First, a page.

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Six Tibetan teenagers trek to the top of the 23,000-foot-high Lhakpa Ri peak, on the north side of Mount Everest, in this documentary — a fact that might well be worthy of recording even if they weren't blind.

Yup, you read that right: blind. The fellow who cooked up the trip, and who accompanies them and their teacher (also blind), is Erik Weihenmayer, who is perhaps the most celebrated of the world's mountaineers, because he too is ... yes, blind. (A team of Brit guides were also along, as was the film crew, but still.)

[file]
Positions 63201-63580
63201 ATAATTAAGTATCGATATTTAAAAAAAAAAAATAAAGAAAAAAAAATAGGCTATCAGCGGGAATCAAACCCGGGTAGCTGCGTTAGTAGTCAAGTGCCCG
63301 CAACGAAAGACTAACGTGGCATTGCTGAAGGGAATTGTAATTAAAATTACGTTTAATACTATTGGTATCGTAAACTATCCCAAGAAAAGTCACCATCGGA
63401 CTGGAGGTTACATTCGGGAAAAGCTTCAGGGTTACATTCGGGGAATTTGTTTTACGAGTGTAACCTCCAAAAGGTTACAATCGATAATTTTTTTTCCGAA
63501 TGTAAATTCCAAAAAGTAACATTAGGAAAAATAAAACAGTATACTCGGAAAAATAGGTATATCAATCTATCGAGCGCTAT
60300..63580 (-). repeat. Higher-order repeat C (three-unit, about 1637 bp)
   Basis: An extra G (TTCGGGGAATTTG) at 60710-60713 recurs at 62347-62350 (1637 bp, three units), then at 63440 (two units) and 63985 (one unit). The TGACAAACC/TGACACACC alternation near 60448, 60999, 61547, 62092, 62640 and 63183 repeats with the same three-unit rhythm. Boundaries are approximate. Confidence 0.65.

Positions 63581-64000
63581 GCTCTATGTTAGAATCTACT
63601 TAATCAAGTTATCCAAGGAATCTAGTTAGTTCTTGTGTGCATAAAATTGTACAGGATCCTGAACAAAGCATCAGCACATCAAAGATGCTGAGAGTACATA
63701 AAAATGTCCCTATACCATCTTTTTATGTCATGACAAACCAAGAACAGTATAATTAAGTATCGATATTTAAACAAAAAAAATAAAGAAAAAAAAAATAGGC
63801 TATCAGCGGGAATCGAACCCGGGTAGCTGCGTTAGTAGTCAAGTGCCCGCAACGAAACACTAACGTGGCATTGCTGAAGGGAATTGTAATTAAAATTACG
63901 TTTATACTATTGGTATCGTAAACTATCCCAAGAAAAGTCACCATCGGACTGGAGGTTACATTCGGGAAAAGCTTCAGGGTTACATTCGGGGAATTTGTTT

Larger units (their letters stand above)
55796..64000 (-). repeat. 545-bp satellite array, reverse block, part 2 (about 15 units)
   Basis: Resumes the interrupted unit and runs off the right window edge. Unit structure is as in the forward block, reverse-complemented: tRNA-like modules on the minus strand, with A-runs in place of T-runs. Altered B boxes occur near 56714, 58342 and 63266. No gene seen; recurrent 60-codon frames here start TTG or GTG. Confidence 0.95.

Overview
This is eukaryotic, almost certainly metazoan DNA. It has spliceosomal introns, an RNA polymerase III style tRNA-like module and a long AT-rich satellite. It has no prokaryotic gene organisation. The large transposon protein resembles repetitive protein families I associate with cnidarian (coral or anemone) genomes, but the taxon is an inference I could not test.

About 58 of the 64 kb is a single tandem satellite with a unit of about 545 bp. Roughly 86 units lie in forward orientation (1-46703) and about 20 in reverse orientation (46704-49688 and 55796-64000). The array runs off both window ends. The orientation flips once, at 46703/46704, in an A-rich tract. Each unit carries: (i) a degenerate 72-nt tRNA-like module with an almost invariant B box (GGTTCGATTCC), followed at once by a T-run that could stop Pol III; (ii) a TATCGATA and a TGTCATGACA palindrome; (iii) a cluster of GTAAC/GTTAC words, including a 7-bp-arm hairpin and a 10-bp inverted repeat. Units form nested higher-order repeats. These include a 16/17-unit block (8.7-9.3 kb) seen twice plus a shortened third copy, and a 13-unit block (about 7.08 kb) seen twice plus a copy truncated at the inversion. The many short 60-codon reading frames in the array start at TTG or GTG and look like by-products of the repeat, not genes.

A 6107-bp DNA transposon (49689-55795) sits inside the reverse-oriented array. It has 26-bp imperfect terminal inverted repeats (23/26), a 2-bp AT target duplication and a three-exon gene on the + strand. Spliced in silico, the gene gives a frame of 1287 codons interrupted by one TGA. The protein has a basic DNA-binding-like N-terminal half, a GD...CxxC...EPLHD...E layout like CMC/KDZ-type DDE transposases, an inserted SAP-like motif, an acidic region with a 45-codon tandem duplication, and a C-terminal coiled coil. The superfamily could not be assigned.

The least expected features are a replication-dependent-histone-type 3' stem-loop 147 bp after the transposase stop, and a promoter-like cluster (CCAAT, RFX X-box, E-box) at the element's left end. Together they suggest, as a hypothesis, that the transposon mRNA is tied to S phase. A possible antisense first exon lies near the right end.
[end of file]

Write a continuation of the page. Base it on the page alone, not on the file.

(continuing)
Lucy Walker's film explores not just the dangers of the climb, but the lives of the kids — all students of Tibet's only school for the blind — as well as the approaches of their families to the issue of their blindness; the latter turn out to be quite different in some ways from the approaches Western families might take.

To some extent, the filmmakers also question their own motives (the trek was arranged so that it could be filmed) and whether the building of hope and fortitude in these youngsters outweighs the obvious dangers of so hazardous a journey.

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Bob Mondello, who jokes that he was a jinx at the beginning of his critical career — hired to write for every small paper that ever folded in Washington, just as it was about to collapse — saw that jinx broken in 1984 when he came to NPR.